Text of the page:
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UAE passport power is a critical tool on the road to success

Emiratis have few travel restrictions but it's not all rainbows and sunshine

UAEICP
The UAE passport has been ranked the world’s best in terms of mobility

In 2017 the UAE government launched the UAE Passport Force initiative, with the goal to place the country’s passport in the top five most important passports in the world by 2021.

Its efforts have paid off: the UAE passport has been ranked the world’s best in terms of mobility and freedom from travel restrictions, according to Arton’s Passport Index, which ranks the passports of 193 UN member countries. 

The UAE was awarded a visa-free/visa-on-arrival score of 181, reflecting the fact that today, Emirati passport holders can enter 121 countries without a visa, and get a visa on arrival in a further 59 states.

They need a visa for just 19 countries, meaning they’re able to access 91 percent of the world’s countries without having to apply for a visa before travelling.

This makes Emiratis something of an anomaly among other Arabs. 

The EU’s decision to exempt the UAE from short-stay visas back in 2015 was certainly a key highlight in this journey.  

The fact that China also introduced visa-free access for UAE passport holders in 2018, with both Russia and Cuba following suit a year later, reflected the growing consensus among even the most historically closed-off countries that it is in their interest to open their borders to Emiratis. 

Dubai, in turn, has become one of the most sought-after locations for tourism and long-term settlement alike, owing to its safety, pro-business environment and abundant recreational amenities among other considerations.

Hence, more and more counterpart governments are receptive to waive visas for UAE nationals on a reciprocal basis.

Improving the lives of its people and instilling a greater sense of patriotism lies at the heart of every diplomatic endeavour undertaken by the UAE. 

In today’s interconnected world, passports are not just a travel document but also a status symbol that can enable citizenry head starts from an early age.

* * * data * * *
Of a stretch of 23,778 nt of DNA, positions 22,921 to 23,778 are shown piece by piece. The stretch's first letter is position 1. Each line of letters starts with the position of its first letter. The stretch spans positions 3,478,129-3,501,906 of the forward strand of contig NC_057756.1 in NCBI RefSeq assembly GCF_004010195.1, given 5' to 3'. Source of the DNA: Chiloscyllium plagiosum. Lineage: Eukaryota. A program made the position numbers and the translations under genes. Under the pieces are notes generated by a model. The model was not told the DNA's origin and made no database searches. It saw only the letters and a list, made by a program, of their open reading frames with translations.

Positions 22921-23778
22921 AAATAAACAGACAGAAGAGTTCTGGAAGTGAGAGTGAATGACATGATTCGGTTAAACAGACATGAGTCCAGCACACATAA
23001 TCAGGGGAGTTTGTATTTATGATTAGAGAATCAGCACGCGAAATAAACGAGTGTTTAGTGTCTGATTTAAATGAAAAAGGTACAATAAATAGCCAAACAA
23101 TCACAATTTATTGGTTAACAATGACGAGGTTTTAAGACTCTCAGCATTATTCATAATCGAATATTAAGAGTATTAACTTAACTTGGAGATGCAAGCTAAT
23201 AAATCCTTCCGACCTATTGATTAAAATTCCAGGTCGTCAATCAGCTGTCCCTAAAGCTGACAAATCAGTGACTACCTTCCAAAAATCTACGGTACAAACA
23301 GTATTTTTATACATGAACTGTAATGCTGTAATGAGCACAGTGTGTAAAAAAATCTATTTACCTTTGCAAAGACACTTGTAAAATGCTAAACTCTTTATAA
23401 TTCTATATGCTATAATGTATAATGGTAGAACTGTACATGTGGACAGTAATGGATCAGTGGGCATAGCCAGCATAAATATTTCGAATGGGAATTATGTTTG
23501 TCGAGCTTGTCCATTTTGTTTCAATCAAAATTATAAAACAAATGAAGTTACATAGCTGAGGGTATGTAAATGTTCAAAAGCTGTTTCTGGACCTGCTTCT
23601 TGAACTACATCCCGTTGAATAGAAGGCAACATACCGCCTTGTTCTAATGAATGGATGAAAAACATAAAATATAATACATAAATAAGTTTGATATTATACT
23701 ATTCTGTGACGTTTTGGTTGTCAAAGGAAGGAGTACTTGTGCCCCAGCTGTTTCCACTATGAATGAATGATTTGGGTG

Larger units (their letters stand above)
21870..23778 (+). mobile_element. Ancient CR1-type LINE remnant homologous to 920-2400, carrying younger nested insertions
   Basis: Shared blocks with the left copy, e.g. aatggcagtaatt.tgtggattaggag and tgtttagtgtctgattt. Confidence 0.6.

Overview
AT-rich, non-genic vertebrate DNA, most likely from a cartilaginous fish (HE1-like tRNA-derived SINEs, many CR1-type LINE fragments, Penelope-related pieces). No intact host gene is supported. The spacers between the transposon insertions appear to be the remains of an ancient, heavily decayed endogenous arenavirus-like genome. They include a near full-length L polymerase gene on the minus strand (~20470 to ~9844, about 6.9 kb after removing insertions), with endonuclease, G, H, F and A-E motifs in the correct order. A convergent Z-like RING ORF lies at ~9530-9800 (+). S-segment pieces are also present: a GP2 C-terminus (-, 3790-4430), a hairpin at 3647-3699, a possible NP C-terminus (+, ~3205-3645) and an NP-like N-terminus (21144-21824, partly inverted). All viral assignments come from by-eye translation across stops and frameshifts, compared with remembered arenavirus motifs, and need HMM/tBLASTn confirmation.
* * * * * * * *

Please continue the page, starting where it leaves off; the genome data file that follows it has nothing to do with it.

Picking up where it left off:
Today, UAE citizens no longer experience the hassle of their passports being held up at embassies or consulates for months on end while they wait for their visa application to be approved.

Enhanced mobility has been conducive to the UAE making its presence felt globally.

The ability to embark on exploratory trips to up-and-coming markets and scope out investment opportunities is part of the Emirates’ diversification strategy as the world looks to wean itself off dependence on hydrocarbons.  

The country’s sovereign wealth fund, which seems to take a Western-centric position vis-à-vis overseas holdings, now has greater exposure to the CIS, the Balkans, the subcontinent and Southeast Asia. 

The UAE’s “zero problems” policy paved the way for the US-brokered Abraham Accords.

But it’s not all rainbows and sunshine. The UAE passport’s validity period is only five years as opposed to the traditional ten-year period of most OECD countries.

Mandatory military conscription remains in force for male youth, while women require the consent of their male guardian to apply for a passport and travel abroad. 

The US still requires Emiratis to be in possession of a visa, as do Turkey and India – both popular destinations for Emiratis seeking affordable medical treatment.

These limitations aside, the prestige of the Emirati passport today warrants praise. Its outward-looking and enterprising holders derive value from simply being able to board a flight to almost any destination. 

How long the UAE can hold onto the top spot in the ranking will likely be conditional on its delicate balancing act between East and West, as well as insulating its economy from looming external threats in a region that is no stranger to political instability. 

Saahil Menon is a Dubai-based independent wealth advisor. He was formerly an associate director of wealth advisory at RIF Trust

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